The Art Of Hanging Art #3: Which Frames Work With What Decor?

I'm outta here...
I’m outta here…

Will Your Artwork Look At Home,

or Like An Orphan?


Not done yet… After you have managed framing your piece(s) in the most complimentary way,  it’s time find your now beautifully enhanced artwork a place to hang. Even if a piece is to hang on a wall by itself, some thought should be given to how it fits within the context of the room design.

A ceramic “Puppy Love” frame for Junior’s dog could be charming in his room, but questionable in the living room.

In other words: it won’t serve your artwork if you only think of framing to go with the décor, in the same way you think of adding a throw pillow to perk up the sofa.

To have the art and the décor on speaking terms: Honor the art first, then decide the “place of honor”

There are no rules, but certain frame types, (and presumably the art that fills them) are a natural fit with certain types of décor.

  • Ornate gold frames for representational art and botanical prints are a good fit for more formal decoration schemes such as 17th or 18th century, Victorian or even English country décor. Eclectically styled rooms are a possibility too. Gold and silver leaf, elaborately detailed brass or carved wood frames will work too.
  • Modern pieces such as abstracts that are to be used in a contemporary setting are compatible with metals like pewter, stainless steel and brass, or wood and lacquer if in sleeker styles.
  • A country themed décor can be emphasized and carried through by using rough-hewn wooden frames for native landscapes, portraits or informal style botanicals.
  • Asian prints are often displayed in highly polished wooden frames with rounded corners.

The Power Of Numbers: There is an interesting caveat to the notion of blending appropriate frame style with room style. If the room is contemporary, and you also have a collection of traditional paintings in ornate gold 17th or 18th century frames, then the juxtaposition of styles could work to your advantage. The key is to have enough of one style or compatible styles to form their own statement. A one-off approach won’t have the same effect.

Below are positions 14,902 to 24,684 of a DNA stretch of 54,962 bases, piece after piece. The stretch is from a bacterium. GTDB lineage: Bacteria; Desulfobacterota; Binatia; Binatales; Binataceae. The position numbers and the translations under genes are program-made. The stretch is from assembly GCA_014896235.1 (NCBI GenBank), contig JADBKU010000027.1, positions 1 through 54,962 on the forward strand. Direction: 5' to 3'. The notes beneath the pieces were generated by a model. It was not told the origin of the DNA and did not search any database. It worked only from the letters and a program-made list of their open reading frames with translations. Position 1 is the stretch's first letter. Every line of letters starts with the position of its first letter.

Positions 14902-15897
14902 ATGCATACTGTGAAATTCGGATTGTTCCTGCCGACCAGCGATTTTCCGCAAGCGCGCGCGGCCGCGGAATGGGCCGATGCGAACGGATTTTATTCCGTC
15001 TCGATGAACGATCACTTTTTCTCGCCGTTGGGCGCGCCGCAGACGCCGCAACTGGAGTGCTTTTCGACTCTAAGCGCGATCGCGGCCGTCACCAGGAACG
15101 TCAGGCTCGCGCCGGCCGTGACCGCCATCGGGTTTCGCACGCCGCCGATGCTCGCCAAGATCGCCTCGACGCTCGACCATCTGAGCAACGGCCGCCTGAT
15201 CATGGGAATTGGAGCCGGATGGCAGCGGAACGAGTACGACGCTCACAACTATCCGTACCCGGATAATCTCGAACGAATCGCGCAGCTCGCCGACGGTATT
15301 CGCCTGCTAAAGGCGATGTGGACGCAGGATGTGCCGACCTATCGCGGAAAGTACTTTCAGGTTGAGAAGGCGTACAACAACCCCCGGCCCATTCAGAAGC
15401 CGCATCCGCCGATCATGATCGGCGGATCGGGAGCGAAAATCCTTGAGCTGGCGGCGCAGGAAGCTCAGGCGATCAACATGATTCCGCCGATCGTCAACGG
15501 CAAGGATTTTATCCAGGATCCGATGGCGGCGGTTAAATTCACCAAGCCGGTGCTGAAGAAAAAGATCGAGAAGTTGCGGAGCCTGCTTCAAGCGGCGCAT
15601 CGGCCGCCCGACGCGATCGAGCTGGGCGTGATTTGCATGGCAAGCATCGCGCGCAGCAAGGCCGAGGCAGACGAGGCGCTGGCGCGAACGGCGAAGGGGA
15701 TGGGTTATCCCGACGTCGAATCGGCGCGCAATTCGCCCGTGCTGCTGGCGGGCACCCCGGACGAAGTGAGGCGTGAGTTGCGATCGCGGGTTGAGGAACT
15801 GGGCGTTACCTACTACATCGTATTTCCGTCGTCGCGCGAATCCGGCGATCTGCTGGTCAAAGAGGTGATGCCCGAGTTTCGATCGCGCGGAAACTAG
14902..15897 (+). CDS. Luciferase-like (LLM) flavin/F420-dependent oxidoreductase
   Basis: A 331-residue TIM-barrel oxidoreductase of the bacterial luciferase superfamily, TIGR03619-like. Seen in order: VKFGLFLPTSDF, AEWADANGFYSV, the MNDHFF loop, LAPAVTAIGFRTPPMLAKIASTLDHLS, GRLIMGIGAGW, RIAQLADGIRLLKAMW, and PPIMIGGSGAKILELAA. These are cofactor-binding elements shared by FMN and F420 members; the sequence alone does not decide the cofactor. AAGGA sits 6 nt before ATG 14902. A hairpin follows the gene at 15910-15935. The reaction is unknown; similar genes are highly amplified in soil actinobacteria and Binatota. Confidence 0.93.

Groupings create their own special universe. The frames don’t have to match but should play well enough with each other to give the sense of a unified statement.

What About The Big Picture? As with every other aspect of room design, it’s best when all your actions come from considered decisions.

There is no such thing as “random accident chic”.

It has been fairly said that your artwork is like your jewelry when you dress. It sets the tone for your ensemble, as it will for your rooms.

It completes the picture of your beautiful home.

Next Time: The Art Of Hanging Art #4: Where Is This Going?

Related Posts

(The Art Of Hanging Art Four Part Series)

The  Art Of Hanging Art #1: First Things First

The Art Of Hanging Art #2: The Low Down On How High

The Art Of Hanging Art #4: Where Is This Going?


Article Photo:’%C5%93il

Large Article Photo: – photographer: Xuan Che – Some rights reserved – no

The original version of this article was on It’s represented here as a foundation for further topic discussion and updates.